The Executive Council elections have concluded! Thanks to everyone who participated in the election as a candidate or voter. The Executive Council is the governance of The Carpentries, and we are fortunate to have so many people engaged in our community governance.. A summary of the results for both community-elected and council-elected seats are described below.
Incoming community-elected members
Out of the 981 ballots distributed to Voting Members, 247 ballots were cast (25% turnout).
The two candidates receiving the highest number of votes and joining the Executive Council for two-year terms as community-elected Members include:
- Amy Hodge. Amy works for Stanford University Libraries in the United States. self-nomination post
- Elizabeth Wickes. Elizabeth is a Lecturer at the School of Information Sciences at the University of Illinois in the United States. self-nomination post
Incoming council-elected members
The Executive Council received recommendations for seven individuals for the council-elected positions. Following assessment of each candidate for their suitability regarding the expertise needed (see this blog post), the Executive Council elected the following three individuals:
- Mesfin Diro Chaka. Mesfin is a computational data scientist and faculty member at Addis Ababa University in Ethiopia.
- Juan Steyn. Juan is the project manager at the South African Centre for Digital Language Resources (SADiLaR) hosted at the North-West University in South Africa.
- Joslynn Lee. Joslynn is a Science Education Fellow at the Howard Hughes Medical Institute. She is of the Diné (Navajo), K’awaika (Laguna Pueblo) and Haak’u (Acoma Pueblo) people.
Continuing and outgoing Executive Council members
The five new members listed above join the following continuing Executive Council members:
Karen Cranston is a computational biologist at Agriculture and Agri-Food Canada working on digitisation and integration of biodiversity data. She was the lead PI of the Open Tree of Life phylogeny synthesis project, and serves on the board of the Open Bioinformatics Foundation (OBF). She has been involved with Software Carpentry since 2012, was a founding board member of Data Carpentry, and is a certified instructor trainer.
Kate Hertweck teaches researchers at Fred Hutchinson Cancer Research Center in Seattle, Washington, USA how to use reproducible research methods to work more effectively. Her research and teaching focuses on bioinformatics and genomics. She completed Instructor Training in fall 2014 and became certified as a Trainer in 2018. She served on the Software Carpentry Steering Committee for two years before transitioning onto The Carpentries Executive Council following the merger.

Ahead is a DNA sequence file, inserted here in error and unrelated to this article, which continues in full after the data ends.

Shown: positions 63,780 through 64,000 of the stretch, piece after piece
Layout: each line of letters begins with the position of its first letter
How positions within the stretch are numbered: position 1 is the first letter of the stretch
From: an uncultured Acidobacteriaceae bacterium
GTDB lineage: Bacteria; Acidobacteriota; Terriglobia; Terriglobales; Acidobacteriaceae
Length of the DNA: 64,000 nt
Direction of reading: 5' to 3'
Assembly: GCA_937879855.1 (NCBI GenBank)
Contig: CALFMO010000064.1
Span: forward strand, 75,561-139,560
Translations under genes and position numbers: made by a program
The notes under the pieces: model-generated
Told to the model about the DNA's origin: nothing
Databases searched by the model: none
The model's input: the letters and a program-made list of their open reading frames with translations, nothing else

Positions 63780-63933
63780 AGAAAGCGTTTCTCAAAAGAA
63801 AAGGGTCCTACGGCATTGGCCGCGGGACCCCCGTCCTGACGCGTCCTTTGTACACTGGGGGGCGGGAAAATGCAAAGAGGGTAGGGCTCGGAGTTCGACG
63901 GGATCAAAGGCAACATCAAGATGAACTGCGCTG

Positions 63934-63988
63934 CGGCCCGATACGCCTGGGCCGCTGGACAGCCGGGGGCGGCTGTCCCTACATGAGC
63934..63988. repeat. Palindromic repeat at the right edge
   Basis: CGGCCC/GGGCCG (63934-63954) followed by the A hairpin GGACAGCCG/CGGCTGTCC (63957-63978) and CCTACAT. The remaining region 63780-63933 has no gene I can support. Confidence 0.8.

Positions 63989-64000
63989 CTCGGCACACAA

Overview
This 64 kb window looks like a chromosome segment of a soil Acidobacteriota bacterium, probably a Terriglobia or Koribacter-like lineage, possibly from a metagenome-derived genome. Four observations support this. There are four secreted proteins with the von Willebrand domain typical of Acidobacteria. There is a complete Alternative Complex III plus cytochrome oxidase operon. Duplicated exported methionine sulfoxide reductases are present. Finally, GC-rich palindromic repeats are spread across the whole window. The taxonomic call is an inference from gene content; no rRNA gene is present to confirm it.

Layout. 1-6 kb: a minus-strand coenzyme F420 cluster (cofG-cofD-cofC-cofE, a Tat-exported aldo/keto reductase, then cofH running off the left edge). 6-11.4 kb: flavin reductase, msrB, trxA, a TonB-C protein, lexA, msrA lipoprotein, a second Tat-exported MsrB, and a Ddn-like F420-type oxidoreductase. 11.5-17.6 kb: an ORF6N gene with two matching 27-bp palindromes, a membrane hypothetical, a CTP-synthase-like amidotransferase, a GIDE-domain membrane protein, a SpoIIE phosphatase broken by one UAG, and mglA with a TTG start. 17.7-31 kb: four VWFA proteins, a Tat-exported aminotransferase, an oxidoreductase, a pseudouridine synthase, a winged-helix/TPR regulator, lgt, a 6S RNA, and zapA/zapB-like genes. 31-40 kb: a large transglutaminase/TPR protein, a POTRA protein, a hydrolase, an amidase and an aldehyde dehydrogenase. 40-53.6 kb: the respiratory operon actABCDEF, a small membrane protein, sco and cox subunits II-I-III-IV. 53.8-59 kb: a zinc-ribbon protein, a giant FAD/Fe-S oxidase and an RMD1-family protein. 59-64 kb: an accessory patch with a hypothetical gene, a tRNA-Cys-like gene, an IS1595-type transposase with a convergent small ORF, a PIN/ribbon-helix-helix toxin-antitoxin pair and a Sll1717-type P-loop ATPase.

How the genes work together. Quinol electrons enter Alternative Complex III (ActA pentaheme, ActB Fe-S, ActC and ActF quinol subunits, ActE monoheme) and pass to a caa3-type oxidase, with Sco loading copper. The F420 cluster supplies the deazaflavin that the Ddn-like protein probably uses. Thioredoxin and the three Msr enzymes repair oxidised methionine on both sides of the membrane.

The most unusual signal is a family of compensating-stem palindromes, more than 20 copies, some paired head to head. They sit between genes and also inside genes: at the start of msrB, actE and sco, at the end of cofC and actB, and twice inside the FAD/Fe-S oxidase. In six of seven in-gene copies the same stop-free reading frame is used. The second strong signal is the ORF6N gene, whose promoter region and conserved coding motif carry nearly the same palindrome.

Lex Nederbragt is a Senior lecturer at the Institute of Biosciences, University of Oslo, Norway. He is also head of education and training for the Centre for Bioinformatics, Dept. of Informatics, Univ. of Oslo. His research and teaching involve genomics, bioinformatics and programming for biologists. Lex became a Software Carpentry instructor in 2013 and has been an instructor trainer for the Carpentries since 2016.
Raniere Silva is an applied mathematician by training and a Community Officer at the Software Sustainability Institute working from the University of Manchester, Manchester, United Kingdom. Raniere became involved with Software Carpentry in 2013 as a contributor to the lessons and later as a instructor. He served in the Software Carpentry Steering Committee in 2015 and 2016.
Also thanks to the outgoing Executive Council members:
Ethan White, Mateusz Kuzak, Sue McClatchy
Many thanks to everyone in The Carpentries community for standing for election, recommending candidates, and submitting ballots. We are fortunate to have so many amazing individuals representing diverse education, careers, and geography who are willing to participate in community governance!
All members are grateful for the opportunity and looking forward to serving on the Executive Council in the year ahead! The new Executive Council’s term begins February 1, 2019.
There were a lot of great write in ideas for the vision, and still no clear consensus, so the Executive Council will continue to work on that with the community and new Executive Council in the year ahead.